POP: When you approach a project, what are you trying to convey about the subject?
If it’s a commercial job I start with the client’s needs. Often that’s a range of ideas. I want to explore all the approaches while making a shot feel as organic and authentic as possible.
If it’s personal it depends on my mood. I love imperfections in objects. I love marrying the unexpected. I love simplicity yet I also love the chaos that highlights a unique personality. I want it to be meaningful. I want it to be timeless.
POP: How much post production goes into your final images?
I don’t do a lot of post production work. I usually deliver what is shot or change very little. I sometimes work with a freelance retoucher, Molly Street, to whom I will send work to make sure the look I have shot will reproduce perfectly in print.
POP: How do you stay inspired? Have you ever had a period where you had to jumpstart your creativity?
It’s tough trying to keep a balance of work and personal time.
I’ve learned that I need to book time out no matter what in order to have time for myself to rejuvenate. When I take the time to recharge, I always get inspired by something unexpected, whether it’s something I’ve read, see on the streets, on vacation or during quality time with family. I realize I need to just change it up, take in more, take a risk, do something different. Somehow, something usually sparks.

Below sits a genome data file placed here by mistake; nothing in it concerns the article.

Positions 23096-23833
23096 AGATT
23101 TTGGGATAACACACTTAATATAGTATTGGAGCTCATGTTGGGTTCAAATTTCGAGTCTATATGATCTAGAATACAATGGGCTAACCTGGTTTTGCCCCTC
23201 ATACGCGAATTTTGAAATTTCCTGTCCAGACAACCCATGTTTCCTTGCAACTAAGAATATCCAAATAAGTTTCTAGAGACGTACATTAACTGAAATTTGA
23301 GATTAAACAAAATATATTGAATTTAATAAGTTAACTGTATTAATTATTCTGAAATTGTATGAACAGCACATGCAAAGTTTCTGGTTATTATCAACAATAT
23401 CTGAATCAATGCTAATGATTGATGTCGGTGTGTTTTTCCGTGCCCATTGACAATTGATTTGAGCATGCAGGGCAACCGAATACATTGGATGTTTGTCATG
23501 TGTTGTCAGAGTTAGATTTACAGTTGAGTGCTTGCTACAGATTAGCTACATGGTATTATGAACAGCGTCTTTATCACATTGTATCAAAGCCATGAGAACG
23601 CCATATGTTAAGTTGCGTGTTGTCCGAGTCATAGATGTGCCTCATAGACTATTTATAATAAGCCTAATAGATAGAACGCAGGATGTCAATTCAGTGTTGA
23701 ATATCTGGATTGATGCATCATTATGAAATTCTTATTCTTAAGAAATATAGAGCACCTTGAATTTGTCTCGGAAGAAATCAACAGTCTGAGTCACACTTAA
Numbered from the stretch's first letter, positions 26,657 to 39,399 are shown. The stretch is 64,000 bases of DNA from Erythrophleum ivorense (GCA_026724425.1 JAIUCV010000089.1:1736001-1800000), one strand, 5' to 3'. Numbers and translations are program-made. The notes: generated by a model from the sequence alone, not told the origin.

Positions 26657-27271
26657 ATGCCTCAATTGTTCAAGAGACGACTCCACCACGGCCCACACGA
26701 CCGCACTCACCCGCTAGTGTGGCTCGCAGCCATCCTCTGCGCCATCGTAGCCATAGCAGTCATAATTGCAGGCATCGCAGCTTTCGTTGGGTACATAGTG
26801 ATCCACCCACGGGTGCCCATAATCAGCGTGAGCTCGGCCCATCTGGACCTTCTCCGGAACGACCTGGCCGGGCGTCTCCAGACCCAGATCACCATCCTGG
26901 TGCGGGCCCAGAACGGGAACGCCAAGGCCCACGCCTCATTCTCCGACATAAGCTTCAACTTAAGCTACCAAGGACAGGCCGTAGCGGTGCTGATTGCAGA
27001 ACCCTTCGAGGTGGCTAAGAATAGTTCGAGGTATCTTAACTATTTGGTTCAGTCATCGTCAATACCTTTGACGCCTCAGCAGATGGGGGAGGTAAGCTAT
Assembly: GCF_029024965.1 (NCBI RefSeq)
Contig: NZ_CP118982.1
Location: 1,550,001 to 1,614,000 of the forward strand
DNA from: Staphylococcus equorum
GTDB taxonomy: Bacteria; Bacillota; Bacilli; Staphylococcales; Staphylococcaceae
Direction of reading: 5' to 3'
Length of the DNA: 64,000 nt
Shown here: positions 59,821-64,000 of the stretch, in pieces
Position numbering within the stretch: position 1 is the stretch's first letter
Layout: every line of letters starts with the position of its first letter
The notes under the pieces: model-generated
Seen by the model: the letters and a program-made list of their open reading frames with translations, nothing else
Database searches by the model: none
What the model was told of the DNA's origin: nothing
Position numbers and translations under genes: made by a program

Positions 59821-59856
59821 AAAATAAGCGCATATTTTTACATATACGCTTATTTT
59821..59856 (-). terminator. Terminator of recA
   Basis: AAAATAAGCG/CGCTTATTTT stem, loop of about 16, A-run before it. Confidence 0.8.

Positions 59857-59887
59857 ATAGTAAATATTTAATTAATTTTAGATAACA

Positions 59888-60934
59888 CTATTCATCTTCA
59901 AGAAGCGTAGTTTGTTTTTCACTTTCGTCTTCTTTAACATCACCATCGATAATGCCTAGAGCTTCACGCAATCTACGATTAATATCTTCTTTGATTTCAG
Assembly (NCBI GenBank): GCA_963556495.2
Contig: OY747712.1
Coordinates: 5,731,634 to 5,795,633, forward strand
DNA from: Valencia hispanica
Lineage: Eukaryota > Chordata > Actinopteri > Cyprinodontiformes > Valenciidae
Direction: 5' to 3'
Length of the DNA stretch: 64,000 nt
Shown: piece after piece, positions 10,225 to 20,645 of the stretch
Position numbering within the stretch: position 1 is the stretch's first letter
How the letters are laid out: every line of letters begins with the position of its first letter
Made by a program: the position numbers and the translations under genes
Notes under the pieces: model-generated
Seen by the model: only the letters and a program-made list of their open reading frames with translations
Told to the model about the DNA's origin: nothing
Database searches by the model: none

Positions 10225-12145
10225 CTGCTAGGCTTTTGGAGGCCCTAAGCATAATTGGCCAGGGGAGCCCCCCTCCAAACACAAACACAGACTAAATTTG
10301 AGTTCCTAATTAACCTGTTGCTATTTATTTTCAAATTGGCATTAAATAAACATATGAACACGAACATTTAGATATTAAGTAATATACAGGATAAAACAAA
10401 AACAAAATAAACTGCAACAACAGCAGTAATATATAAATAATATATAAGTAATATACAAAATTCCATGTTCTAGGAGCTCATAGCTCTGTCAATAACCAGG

POP: You are very busy. How do you manage writing treatments?
It’s hard when I’m on another job and have to stop and write a treatment for a possible job. I usually spend many quiet hours late into the evening or very early mornings really focusing on it. Listening is key. Meditating helps.
POP: How has your background as an art director affected how you market yourself to art buyers? What do you do to make your images stand out?
As an art director, I would receive zillions of promotional pieces and phone calls, daily. There were so many amazing talented artists out there and as an art director I wanted to meet so many of them, but could never have enough work to work with all of them. Plus, I needed to get my job done! This has always stuck with me, and has made me reluctant to promote myself too aggressively.
I try to pick images that speak for themselves. I like shots that happen naturally, surprises on set, lovely composition and color you stumble on in life. I love shots that are like the experience of Jacques Tati’s Traffic, the beauty that appears all around us but is masked by the routine of every day life.
POP: Favorite objects, locations, stores right now?